From 2-3 litter of brain heart infusion broth was inoculated by the most virulence A. hydrophila isolate and incubated for 24- 48 h at 37 C in a shaker incubator. After incubation period the bacteria was harvested by centrifugation at 6000 rpm for 15 min. The obtained pellet was washed twice by 40 ml of phosphate buffer saline (PBS, pH 7.2) and once in 40 ml of Hepes buffer (pH 7.4) then centrifuged at10000 rpm for 10 min. The cells were re suspended in 20 ml Hepes buffer and disrupted by sonication for 30 min at 10 watt an interval of 30 second with ice .Unbroken cells and cellular debris were removed by centrifugation at 4000rpm for 15 min at 4oC.The resultant supernatant was then further centrifuged at 10000rpm for 1 hr at 4oC.The supernatant was discarded and the pellet suspended in 20 ml of 2% triton X-100 and then incubated at room temperature for 30 min to solubilize the inner membrane .The suspension was then centrifuged at 10000 rpm for 1 hr at 4oC. The supernatant was discarded and the pellet suspended in 1 ml of PBS (pH 7.2) and stored at -20oC until use .Protein concentration of the OMP preparation was estimated by the Biuret method [12] SDS-Page Analysis of Outer Membrane Proteins (OMPS) The OMP analyzed by SDS-page was prepared according to the method of[13] using 12.5% (w/v) polyacrylamide in the resolving gel with few modifications. The OMP sample were diluted with sample buffer in ratio of 4:1 and heated at 95 C for 5 min.30 l of the OMP sample containing 200 g of protein was loaded in each lane of the gel. The gel was run at 150v for 6 hrs, and then stained with coomassie brilliant blue R-250 staining solution for overnight and then distained with distaining solution. The molecular weight (MW) of the protein was calculated by extrapolation of relative mobility of the unknown samples against that of standard molecular weight markers. SDS-PAGE analysis reagents are shown in table (3). Table 3: SDS-Page Solution Solution Components of Solution Tris. Distilled water.Adjustment of pH 8.8 with concentrated HCl and 100 ml volume was made with distilled water. Tris. Distilled water.Adjustment of pH 6.8 with concentrated HCl and 100 ml volume was made with distilled water. Tris Glycine SDS Distilled water to make 1 M TrisHCl (pH 6.8) 50% Glycerol 10% SDS (w/v) 1% Bromophenol blue Distilled water Acrylamide Bisacrylamide Distilled water to make 100 ml Polyacrylamide solution 1M TrisHCl (pH 8.8) Distilled water 10% SDS TEMED 10% Ammonium per sulphate (w/v) Amount 12.1g 50ml 12.1g 50ml 3.025 g 14.413 g 1.0 g 1000 ml 0.6 ml 5 ml 2 ml 1 ml 0.9 ml 29.2 g 0.8 g 100 ml 12.5 ml 11.2 ml 6.2 ml 0.3 ml 20 l 100 l

1. 1M TrisHCl (pH 8.8)

2. 1M TrisHCl (pH 6.8)

3. Electrophoresis buffer (pH 8.3)

4. Sample buffer (5X)

5.polyacrylamide solution

6. Running Gel (12.5%)


Naseem Q N. Dubai & Azhar A. L Al-Thahab

7.Staking Gel

8.Staining solution

9.Distaining solution

Table 3: Contd., Ployacrylamide solution 1M TrisHCl (pH 6.8) Distilled water 10% SDS TEMED 10% Ammonium per sulphate (w/v) Coomassie brilliant blue Methanol Acetic acid Distilled water Methanol Acetic acid Distilled water

1.67 ml 1.25 ml 7.03 ml 0.4 ml 10 l 50 l 0.15% in dark bottle 45% 10% 45% 45% 10% 45%


Isolation of A. hydrophila Two hundred ninety four of diarrheic stool samples were collected from Al-Muthana public health laboratory. The results showed that, there were 12 (4.08%) positive isolates of A.hydrophila (Figure 1). These results are almost agree with [14] were the highest prevalence of Aeromonas was observed in infants (< 1 years old) in Brazil. As well as, several authors reported that the high frequency of Aeromonas was found in infants and elder [15]. Moreover, [16] found out diarrhea disease that caused by Aeromonas was more frequently in children whom age between 1-3 years, in South India. Likewise, [17] reported that from one hundred twenty eight (128) diarrheic stool samples analyzed, 4 (3. 12%) were found to be positive for Aeromonas hydrophila in Nigeria.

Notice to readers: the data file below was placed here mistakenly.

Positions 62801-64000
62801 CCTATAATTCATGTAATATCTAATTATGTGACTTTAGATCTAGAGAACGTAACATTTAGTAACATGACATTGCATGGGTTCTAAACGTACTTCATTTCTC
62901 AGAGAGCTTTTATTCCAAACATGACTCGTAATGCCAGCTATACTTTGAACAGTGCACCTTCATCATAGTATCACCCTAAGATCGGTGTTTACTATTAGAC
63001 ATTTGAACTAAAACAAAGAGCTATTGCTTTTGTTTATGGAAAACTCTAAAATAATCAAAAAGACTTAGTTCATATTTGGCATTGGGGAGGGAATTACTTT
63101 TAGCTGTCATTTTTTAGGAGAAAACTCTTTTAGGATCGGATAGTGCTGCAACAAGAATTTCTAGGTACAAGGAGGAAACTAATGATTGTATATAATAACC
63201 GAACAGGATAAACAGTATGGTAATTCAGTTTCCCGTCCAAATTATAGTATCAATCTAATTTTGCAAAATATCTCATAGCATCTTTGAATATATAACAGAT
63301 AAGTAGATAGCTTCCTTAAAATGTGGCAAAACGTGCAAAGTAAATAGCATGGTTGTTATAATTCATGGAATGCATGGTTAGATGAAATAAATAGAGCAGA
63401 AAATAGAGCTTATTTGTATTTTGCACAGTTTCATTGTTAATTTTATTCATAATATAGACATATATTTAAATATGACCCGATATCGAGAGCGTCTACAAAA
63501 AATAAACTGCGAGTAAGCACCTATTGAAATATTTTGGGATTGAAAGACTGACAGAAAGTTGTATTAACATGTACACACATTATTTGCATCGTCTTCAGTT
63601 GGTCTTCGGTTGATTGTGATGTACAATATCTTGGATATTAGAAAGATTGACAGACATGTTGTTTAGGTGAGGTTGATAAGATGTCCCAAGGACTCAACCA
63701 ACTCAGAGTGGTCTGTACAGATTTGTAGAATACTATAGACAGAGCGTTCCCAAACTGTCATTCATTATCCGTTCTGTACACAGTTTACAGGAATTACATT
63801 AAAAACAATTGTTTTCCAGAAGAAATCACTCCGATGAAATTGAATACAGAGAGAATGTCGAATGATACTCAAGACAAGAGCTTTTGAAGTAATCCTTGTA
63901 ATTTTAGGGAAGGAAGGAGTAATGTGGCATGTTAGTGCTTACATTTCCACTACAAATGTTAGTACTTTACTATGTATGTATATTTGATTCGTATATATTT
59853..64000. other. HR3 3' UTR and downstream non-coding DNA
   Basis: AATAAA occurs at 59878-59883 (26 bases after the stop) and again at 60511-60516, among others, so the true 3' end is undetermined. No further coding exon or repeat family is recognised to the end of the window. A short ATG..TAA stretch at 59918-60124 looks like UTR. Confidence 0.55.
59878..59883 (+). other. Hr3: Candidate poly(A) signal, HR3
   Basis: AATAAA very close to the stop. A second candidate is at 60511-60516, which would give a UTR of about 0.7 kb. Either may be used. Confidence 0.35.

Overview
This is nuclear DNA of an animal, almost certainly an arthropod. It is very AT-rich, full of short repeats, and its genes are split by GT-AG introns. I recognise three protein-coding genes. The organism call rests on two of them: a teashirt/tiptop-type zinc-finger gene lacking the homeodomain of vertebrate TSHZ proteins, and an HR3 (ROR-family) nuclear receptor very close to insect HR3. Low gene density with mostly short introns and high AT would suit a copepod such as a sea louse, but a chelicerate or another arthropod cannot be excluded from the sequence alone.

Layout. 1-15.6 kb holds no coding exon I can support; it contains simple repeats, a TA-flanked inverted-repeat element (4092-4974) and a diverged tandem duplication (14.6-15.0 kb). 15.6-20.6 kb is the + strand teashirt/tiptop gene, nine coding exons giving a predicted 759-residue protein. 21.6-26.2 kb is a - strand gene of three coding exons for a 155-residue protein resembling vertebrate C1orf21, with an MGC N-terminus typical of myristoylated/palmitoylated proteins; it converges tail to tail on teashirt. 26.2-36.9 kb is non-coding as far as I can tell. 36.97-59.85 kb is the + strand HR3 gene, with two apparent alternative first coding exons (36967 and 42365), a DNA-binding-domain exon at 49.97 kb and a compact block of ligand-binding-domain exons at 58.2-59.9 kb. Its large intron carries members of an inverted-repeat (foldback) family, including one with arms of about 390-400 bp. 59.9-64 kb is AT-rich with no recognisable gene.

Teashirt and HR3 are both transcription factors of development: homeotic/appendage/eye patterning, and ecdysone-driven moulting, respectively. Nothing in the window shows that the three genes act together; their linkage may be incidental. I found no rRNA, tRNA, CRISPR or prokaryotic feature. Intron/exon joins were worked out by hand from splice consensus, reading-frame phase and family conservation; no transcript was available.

Figure 1: Frequency of Aeromonas hydrophila from Diarrheicstool Samples According to Children Patients Age Identification of A. Hydrophila Aeromonas hydrophilashowed a yellow shine colour on TCBS agar, pale (non -lactose fermenters) on the MacConkey agar, smooth, convex, rounded, -hemolytic colonies and pale white to grey colour on blood agar[8]. In terms of, initial biochemical tests A. hydrophila showed a positive result to each of catalase, oxidase, Indole, methyl red, simmone citrateand gelatin liquefaction. The current results of the biochemical tests in this study are almost finding in the other researchers reports [18],[19] While, A. hydrophila was gave variable results tovogues-proskauer. Vitek 2 system is an efficient biochemical testto confirm identification of A. hydrophila [19].The analytical profile index of this system has showed probability identification between (97%-99%) percentage. In this study a polymerase chain reaction (PCR) technique was used toidentify A.hydrophilaby amplify genes of 16Sr RNA gene from genomic DNA of all A.hydrophila isolates. All isolates have given a positive results for 16Sr RNA

Isolation of Outer Membrane Protein of Aeromonas hydrophila Recovered from Children with Diarrhea


(300)bp. The resultsillustrated in (Figure 2). In fact, [8] stated thatmost of A. hydrophila isolates shown a positive result to detected for (16SrRNA) gene. In addition to that, they reported the ribosomal mainly 16Sr RNA gene has confirmed to be a stable and specific molecular marker for the identification of A. hydrophila bacteria.